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“When it would rain, we did not have a dry area to sleep… I used old and torn rags to cover my children.” The video speaks for itself. A self-told story about how Chobi Rani, with the assistance of BRAC, brought herself out of the harshest forms of poverty, to feed and send her children to school, live in a comfortable home and maintain successful enterprises in farming.
“When it would rain, we did not have a dry area to sleep… I used old and torn rags to cover my children.”
The video speaks for itself. A self-told story about how Chobi Rani, with the assistance of BRAC, brought herself out of the harshest forms of poverty, to feed and send her children to school, live in a comfortable home and maintain successful enterprises in farming.
Chobi was from one of 3.5 million households in Bangladesh still living in what is termed ultra poverty. For BRAC ultra poverty defies the category of extreme poverty – which refers to people living on approximately USD 1.25 a day. The ultra poor survive on less than USD 50 cents per day. Going beyond quantitative indicators of poverty, the ultra poor do not meet daily caloric requirements, they lack access to basic healthcare, are mostly illiterate, and socially excluded. They live on the margins of society, and tend to be out of the reach of mainstream development interventions such as formal education, healthcare, and microfinance.
BRAC, through the challenging the frontier of poverty reduction – targeting the ultra poor (CFPR-TUP) programme, designed a set of integrated interventions that help to give members of the ultra poor the tools, capacities and confidence with which to build sustainable livelihoods and rise out of poverty. These include targeting and identification that engage with the local community, transfer of productive asset(s), a weekly cash stipend, hands-on training, access to healthcare and social integration.
At its core, the work of the CFPR-TUP programme is about creating pathways out of poverty, and building resilience amongst the poorest so that they never fall back into ultra poverty.
To date, BRAC has helped 1.4 million households in Bangladesh lift themselves from ultra poverty. Modelled on BRAC’s programme, the CGAP-Ford Foundation has also helped to scale what is now known as the graduation approach in nine other countries around the world.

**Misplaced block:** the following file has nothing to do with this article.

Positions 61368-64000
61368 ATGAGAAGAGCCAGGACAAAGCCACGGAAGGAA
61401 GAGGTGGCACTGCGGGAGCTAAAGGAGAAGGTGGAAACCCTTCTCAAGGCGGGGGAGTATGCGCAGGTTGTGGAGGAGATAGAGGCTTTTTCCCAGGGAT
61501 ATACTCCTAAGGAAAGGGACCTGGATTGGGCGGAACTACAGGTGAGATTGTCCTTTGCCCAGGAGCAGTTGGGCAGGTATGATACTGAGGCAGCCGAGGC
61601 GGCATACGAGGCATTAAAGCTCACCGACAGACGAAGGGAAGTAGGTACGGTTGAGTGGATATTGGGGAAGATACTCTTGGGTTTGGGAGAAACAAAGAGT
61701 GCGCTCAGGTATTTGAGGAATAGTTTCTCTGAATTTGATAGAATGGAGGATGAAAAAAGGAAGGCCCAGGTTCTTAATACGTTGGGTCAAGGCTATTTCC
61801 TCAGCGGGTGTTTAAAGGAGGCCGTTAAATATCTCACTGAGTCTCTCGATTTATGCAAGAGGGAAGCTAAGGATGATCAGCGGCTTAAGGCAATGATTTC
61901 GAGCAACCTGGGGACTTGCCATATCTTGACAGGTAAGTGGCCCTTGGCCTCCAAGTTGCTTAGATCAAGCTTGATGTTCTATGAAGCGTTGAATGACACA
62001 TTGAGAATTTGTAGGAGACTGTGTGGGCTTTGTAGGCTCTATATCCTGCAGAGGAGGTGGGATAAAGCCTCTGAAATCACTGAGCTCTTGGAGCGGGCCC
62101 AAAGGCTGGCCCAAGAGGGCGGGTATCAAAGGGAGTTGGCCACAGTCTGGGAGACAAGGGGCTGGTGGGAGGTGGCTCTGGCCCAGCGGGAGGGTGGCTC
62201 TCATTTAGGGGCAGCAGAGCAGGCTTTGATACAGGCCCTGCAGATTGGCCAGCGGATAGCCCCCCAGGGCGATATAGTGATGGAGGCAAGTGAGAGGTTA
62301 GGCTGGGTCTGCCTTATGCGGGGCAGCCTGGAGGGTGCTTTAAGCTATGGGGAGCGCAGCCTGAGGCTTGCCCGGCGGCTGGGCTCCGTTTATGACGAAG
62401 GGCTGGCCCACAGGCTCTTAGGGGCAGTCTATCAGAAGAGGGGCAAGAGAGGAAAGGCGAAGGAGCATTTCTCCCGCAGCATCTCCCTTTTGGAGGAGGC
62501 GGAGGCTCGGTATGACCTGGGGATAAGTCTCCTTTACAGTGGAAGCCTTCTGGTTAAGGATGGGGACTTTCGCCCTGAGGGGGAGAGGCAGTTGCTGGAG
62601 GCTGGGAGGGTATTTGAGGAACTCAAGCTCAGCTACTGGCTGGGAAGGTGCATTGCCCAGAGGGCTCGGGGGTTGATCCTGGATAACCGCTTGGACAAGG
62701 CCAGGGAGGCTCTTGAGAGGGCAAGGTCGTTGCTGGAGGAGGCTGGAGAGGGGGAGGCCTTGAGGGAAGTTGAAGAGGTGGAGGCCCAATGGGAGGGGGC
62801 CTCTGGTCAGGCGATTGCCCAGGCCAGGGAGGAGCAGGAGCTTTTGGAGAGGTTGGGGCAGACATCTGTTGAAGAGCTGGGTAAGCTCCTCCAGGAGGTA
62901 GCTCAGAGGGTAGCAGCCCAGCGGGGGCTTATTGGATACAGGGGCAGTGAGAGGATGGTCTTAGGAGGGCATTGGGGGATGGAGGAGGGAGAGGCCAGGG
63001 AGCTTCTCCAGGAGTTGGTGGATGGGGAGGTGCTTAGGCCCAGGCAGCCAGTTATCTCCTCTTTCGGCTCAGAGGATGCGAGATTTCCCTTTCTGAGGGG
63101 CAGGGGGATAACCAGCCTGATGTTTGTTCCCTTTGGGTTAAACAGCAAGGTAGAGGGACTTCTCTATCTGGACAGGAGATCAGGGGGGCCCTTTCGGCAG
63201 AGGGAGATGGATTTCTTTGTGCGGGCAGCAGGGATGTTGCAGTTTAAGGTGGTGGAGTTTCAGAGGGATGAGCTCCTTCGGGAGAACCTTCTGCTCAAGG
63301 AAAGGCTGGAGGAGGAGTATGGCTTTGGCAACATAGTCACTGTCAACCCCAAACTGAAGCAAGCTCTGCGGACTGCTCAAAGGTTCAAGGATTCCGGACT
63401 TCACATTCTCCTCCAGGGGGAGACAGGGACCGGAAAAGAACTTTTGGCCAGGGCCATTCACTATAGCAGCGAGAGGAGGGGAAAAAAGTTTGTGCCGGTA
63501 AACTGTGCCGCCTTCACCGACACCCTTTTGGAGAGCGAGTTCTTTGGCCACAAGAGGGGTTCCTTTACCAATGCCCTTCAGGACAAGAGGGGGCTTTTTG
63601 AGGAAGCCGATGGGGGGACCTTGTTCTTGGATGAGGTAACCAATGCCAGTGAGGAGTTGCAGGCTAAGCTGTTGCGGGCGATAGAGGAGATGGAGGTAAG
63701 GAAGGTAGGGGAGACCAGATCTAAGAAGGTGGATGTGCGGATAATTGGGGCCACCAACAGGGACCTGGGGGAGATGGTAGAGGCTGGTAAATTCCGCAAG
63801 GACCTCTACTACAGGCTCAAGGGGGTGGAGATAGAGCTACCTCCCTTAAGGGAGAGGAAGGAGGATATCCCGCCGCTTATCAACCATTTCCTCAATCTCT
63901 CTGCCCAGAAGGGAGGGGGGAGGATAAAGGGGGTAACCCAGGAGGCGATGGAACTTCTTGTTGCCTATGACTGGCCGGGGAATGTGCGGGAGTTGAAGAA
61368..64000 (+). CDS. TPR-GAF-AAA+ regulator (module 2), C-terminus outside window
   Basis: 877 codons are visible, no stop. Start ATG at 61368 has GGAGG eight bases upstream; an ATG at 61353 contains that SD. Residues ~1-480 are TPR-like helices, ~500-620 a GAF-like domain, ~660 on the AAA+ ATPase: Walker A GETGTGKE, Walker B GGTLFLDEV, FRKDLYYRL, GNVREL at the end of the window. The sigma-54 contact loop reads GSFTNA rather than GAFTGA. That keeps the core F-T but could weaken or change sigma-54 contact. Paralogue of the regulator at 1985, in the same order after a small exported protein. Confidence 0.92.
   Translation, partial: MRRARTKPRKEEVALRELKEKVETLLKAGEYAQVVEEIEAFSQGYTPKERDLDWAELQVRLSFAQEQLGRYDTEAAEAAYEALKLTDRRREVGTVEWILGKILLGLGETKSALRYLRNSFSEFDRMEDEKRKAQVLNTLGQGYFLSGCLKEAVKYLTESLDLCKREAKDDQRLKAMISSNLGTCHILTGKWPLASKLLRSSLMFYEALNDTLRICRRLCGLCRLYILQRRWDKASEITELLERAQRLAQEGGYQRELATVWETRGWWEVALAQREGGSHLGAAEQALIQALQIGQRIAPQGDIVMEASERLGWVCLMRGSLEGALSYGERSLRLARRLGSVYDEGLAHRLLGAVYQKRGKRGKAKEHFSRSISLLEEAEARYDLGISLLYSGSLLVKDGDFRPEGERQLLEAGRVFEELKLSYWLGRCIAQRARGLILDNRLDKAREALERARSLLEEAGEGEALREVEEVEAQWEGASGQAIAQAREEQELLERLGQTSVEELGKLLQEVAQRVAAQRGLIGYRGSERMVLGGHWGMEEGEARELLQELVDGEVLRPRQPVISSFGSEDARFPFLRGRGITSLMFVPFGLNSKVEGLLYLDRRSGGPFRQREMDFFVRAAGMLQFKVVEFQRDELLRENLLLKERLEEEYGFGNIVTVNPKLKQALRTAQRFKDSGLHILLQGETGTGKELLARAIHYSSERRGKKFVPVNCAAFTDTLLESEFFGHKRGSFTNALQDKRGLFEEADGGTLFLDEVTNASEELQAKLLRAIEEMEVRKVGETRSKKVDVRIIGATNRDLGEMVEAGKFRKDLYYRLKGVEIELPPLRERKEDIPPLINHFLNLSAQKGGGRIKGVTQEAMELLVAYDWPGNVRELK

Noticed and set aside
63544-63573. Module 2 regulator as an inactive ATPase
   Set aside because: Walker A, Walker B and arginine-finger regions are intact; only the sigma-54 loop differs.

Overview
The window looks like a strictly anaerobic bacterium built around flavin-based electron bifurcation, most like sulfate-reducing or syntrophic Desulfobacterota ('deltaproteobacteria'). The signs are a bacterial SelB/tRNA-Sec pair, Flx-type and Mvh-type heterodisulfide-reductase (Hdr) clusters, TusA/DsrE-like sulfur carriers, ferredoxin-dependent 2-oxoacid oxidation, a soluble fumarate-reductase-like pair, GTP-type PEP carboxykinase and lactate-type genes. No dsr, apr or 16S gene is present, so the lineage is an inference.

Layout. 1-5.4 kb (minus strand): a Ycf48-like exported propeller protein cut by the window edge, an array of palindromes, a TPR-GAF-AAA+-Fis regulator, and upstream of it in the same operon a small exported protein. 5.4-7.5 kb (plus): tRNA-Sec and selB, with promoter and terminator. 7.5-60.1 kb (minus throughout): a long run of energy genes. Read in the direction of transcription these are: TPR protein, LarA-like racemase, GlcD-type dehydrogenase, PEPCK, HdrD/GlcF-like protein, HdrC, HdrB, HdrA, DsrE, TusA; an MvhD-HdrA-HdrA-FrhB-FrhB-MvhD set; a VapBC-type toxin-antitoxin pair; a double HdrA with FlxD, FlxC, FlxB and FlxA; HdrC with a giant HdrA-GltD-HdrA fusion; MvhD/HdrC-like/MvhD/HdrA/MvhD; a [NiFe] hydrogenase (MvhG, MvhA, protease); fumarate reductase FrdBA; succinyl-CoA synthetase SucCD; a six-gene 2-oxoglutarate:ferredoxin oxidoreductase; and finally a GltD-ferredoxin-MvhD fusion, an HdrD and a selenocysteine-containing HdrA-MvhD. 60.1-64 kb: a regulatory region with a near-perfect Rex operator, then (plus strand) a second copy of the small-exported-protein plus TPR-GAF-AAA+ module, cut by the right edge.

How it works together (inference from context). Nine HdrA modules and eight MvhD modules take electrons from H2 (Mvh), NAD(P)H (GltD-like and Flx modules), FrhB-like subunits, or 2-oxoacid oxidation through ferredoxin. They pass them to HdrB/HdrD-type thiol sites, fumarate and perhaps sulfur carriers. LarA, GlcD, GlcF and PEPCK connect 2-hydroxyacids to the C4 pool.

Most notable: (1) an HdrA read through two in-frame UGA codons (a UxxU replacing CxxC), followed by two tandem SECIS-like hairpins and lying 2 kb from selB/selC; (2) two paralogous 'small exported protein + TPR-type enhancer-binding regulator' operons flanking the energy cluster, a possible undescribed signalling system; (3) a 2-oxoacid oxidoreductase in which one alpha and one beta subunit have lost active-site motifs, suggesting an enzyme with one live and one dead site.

As part of the Microcredit Summit Campaign, BRAC has committed to graduating a further 250,000 households out of ultra poverty by the end of 2016. It will also be seeking partnerships with governments, NGOs and MFIs, on how they, too, can adapt the graduation approach in their countries, in the drive to end extreme poverty by 2030.
Speaking at the 17th Microcredit Summit in Merida, Mexico, on 3-5 September, on Building Pathways out of Poverty, director of BRAC Microfinance Programme, Shameran Abed, will discuss ways in which innovations such as the graduation model are helping to reduce the most extreme forms of poverty around the world. Joining him at the summit, Professor Syed Hashemi, chair of the Department of Economics and Social Sciences at BRAC University, will moderate a workshop on ‘An end in sight for ultra poverty: results and realities in graduating the poorest’.
You can follow the discussion live on Twitter via the hashtag #17MCSummit
‘Chobi’s story’ was prepared as part of the BRAC’s bottom-up story telling series by Amaan Huq and Anusha Anowar.
To learn more about our work on ultra poverty, please visit the following links:
Challenging the frontiers of poverty reduction –Targeting the ultra poor programme
BRAC’s Microcredit Summit campaign commitment letter
Animation: The graduation model: Escaping extreme poverty
Briefing Note 1 – ‘An end in sight for ultra poverty – Scaling up BRAC’s graduation model for the poorest (November 2013)
Doing while learning case study – Tackling extreme poverty: from Bangladesh to a global agenda (July 2013)
Isabel Whisson is a communication & knowledge management officer in microfinance programme.